Foster, like Carney, is into collecting species orchids, which are “not the kind you find at Trader Joe’s or Costco, which are hybrids” said Foster. “You have to know someone who grows a species to buy them, or you can purchase them through vendors. But, what I tell people if that if you see something in bloom — hybird or not — that you like, can afford and is a healthy plant, buy it!”
When it comes to orchid care, whether you’re a budding hobbyist or someone who acquired a plant as a gift, there are a few things to know. The most important thing according to Foster is to figure out what kind of orchid it is.
“From there you can learn what that particular orchid requires,” said Foster. “Also, find out what part of the world it’s from. Does it like warm days and cold nights? What kind of food, light and water does it need? It’s important to learn about the specific plant you have and make sure you can grow it in your area. For example, I like cool weather orchids, but it’s very expensive to keep my greenhouse cool in the summer. So, I try not to buy those plants.”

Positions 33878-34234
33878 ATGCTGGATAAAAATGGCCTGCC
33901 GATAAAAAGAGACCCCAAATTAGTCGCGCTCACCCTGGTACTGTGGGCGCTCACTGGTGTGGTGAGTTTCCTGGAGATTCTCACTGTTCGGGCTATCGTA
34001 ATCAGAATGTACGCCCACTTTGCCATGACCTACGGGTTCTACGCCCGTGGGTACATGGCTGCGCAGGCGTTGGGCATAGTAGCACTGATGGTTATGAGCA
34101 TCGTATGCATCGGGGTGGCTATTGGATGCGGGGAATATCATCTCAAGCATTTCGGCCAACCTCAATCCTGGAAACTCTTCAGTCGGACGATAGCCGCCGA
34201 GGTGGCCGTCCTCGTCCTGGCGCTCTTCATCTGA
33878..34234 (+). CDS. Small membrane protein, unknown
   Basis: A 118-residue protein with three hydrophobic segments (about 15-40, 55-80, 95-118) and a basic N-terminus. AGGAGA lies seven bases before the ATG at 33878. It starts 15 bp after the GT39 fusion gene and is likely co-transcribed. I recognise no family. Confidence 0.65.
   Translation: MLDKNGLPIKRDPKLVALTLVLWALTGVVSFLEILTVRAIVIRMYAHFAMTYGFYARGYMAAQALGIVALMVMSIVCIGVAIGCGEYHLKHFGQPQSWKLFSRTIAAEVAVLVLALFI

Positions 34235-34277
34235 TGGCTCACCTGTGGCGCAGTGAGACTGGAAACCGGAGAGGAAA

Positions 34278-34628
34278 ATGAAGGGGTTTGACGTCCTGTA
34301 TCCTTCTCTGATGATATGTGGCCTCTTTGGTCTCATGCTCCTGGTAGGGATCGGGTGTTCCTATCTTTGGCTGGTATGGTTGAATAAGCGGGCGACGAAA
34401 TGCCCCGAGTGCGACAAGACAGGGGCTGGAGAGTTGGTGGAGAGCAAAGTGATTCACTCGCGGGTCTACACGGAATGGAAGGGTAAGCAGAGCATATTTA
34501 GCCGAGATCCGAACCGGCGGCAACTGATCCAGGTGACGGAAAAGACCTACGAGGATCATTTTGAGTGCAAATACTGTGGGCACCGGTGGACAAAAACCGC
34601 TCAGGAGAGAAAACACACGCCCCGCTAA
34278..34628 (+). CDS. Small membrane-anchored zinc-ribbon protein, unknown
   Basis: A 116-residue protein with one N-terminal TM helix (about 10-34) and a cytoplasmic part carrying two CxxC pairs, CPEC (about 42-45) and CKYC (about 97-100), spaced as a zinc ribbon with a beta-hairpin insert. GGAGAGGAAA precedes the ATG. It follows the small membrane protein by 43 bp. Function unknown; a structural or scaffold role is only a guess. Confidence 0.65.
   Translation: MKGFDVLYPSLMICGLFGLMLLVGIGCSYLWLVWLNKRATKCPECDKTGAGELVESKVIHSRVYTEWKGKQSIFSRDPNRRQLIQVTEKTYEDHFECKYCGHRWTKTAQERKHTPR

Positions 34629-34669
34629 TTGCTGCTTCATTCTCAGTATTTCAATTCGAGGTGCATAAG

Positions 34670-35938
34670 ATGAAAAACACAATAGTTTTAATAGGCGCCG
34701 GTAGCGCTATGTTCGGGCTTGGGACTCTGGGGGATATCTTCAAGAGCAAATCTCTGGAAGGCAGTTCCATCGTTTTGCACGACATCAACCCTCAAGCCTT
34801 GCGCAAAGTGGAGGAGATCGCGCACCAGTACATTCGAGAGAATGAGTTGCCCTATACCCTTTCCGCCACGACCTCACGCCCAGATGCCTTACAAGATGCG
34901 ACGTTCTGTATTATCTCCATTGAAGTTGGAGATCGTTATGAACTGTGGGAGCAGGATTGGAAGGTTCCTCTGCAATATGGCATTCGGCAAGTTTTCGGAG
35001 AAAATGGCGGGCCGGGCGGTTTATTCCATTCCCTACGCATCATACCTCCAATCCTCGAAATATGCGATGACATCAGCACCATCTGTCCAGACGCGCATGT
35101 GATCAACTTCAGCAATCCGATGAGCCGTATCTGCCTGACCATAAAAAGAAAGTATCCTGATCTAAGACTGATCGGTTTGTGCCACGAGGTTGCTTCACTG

Even without a greenhouse, it’s still very possible to grow orchids. According to Foster, many orchids bred by growers have been bred to tolerate intermediate conditions, such as those found in the average home.
“Lots of them, especially Australian varieties can even grow outside in our climate,” said Foster.
Tony Mininno, president of the Sonoma County Orchid Society said that contrary to their tropical climate reputation, orchids are among the most adaptable plants.